“I wanted to create something that would represent Spanish culture. A quick flash, the bull fighting arena and the flair of its hero, the matador came to mind. But I also wanted to show my Filipino identity and to create something that has depth with a well thought-out design concept, stretching down to the roots of history since my chosen beneficiary is about heritage,” Quijano said. “I was able to discover and weave the histories of the matadors to the sultanates of our archipelago using Meranaw cloth and Mindanawon embellishments.”

With Argentina in mind, Caintic created “La Desvalida (The Underdog).” Inspired by the attitudes and street art of the country’s capital, Buenos Aires, the mask is a nod to the “graffiti artists’ bandanas worn to protect them from spray paint fumes and to their identities from the authorities,” as well as a tribute to Negro Matapacos, “a stray dog that protected student activists and fought off police, hailed as a symbol of resistance.” It is also inspired by traditional Argentinian costumes.

Tarog took his inspiration for “Vinicunca” from Peru’s Rainbow Mountain, using satin and reusing cut beads from gowns, and aimed at engendering hope, positivity and happiness.

Meanwhile, Villafuerte’s India-inspired mask, “Vritra,” is named after the Vedic serpent deity personifying drought and adversary and was hand-sewn with the use of cut-glass beads, cords and sequins.

To represent South Africa, Claparols’s “Makeda” was inspired by the warriors of Wakanda, fictional country in Marvel Comics’ The Black Panther series, and he used metal, crystals and matte sequins to approximate the futuristic and tribal look of their attire.

For Russia, Rodriguez created “Gypsy,” taking cues from the colors used by the marginalized ethnic group as well as the Russian winter and incorporating a variety of materials and elements.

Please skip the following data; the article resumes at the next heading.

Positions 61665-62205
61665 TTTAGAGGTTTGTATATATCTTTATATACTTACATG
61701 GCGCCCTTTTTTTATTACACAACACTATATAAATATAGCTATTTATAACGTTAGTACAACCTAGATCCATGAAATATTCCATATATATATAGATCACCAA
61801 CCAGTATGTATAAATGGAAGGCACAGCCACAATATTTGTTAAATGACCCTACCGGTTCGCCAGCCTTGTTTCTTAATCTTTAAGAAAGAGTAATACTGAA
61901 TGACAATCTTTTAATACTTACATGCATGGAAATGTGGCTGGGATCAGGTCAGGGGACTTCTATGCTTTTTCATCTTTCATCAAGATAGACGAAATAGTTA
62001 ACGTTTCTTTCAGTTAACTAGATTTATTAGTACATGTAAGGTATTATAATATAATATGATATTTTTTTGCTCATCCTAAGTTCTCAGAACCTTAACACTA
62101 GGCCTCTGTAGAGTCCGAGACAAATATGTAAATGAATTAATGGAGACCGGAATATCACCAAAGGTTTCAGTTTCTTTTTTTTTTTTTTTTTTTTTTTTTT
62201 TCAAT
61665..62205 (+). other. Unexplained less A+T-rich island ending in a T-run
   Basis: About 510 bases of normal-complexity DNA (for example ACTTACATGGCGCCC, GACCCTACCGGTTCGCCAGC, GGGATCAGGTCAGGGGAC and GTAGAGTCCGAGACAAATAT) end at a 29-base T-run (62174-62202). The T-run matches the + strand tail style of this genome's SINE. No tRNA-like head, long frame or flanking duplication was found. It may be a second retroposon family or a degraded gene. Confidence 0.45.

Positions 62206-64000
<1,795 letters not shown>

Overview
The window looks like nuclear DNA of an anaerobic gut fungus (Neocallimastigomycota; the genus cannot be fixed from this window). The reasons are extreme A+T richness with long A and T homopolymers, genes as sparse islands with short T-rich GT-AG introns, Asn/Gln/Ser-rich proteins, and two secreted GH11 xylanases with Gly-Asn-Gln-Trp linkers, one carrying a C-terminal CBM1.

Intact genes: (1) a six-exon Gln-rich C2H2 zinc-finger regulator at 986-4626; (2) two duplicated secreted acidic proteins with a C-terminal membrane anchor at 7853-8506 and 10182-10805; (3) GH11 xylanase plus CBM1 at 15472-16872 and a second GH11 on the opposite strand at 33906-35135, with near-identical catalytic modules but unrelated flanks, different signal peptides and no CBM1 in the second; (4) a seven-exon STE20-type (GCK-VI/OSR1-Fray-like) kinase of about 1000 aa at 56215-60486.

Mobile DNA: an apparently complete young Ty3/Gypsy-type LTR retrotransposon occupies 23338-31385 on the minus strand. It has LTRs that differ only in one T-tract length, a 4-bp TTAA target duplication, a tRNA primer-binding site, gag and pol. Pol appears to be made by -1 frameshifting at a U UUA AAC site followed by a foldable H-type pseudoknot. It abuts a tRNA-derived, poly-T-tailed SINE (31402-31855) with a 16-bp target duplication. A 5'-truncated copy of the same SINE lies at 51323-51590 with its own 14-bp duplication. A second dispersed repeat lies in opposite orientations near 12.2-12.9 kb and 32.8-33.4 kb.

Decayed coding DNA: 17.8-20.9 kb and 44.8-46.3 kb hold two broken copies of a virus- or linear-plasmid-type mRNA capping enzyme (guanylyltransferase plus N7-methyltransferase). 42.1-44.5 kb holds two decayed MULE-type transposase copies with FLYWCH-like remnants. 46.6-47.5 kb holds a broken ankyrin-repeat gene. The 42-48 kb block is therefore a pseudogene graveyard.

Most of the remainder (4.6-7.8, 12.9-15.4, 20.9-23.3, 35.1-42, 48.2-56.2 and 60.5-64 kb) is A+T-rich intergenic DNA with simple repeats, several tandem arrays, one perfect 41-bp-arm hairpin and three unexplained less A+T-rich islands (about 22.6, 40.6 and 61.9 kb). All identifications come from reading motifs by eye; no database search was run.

For charitable causes

Aside from being a showcase of their creativity, “ARTMask” is also for charitable causes. FaDAL has been holding events to raise funds for charity, as part of their Changing the Fashion Narrative campaign. Previously, the organization was able to send six prepaid WiFi modems for the Panay Bukidnon children in Panay Island, preloaded already with two-month worth of unlimited surfing for use in their long-distance education.

The masks will be virtually auctioned off and the proceeds donated to the designers’ chosen organizations. The designers selected a variety of organizations. Montoya, for example, chose Galang Pilipinas, a lesbian-initiated and -run feminist human rights organization that works with lesbians, bisexual women and trans men in urban poor communities.

“The Covid-19 pandemic has deeply affected all sectors including our urban poor lesbians, bisexual women, and trans men. I took this opportunity to help our beloved brothers and sisters as my beneficiary,” they said.

Rosal chose the Cancer Treatment and Support Foundation, while Tarog chose Save the Children. Other beneficiaries are the Philippine Animal Welfare Association for Claparols; Cribs Foundation for Villafuerte; Hope and Haven 4 Paws Animal Rescue for Caintic; Claret Heritage Council for Quijano; and Heritage Conservation Society for Rodriguez.

The auction will happen on 13 and 14 March, and bidding will start from P10,000 to P15,000. FaDAL said that this event is “to show that we are all in this together and if we’ll get through this if we help each other.” They are also planning another exhibit on face masks, this time inspired by Philippine festivals, slated for 7 to 14 May. It will be for the benefit of the Philippine General Hospital.

“Since festival celebrations have to be cancelled for the time being, it is a reminder for Filipino people on how colorful our culture is and we are resilient people,” they said.

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Credit belongs to : www.tribune.net.ph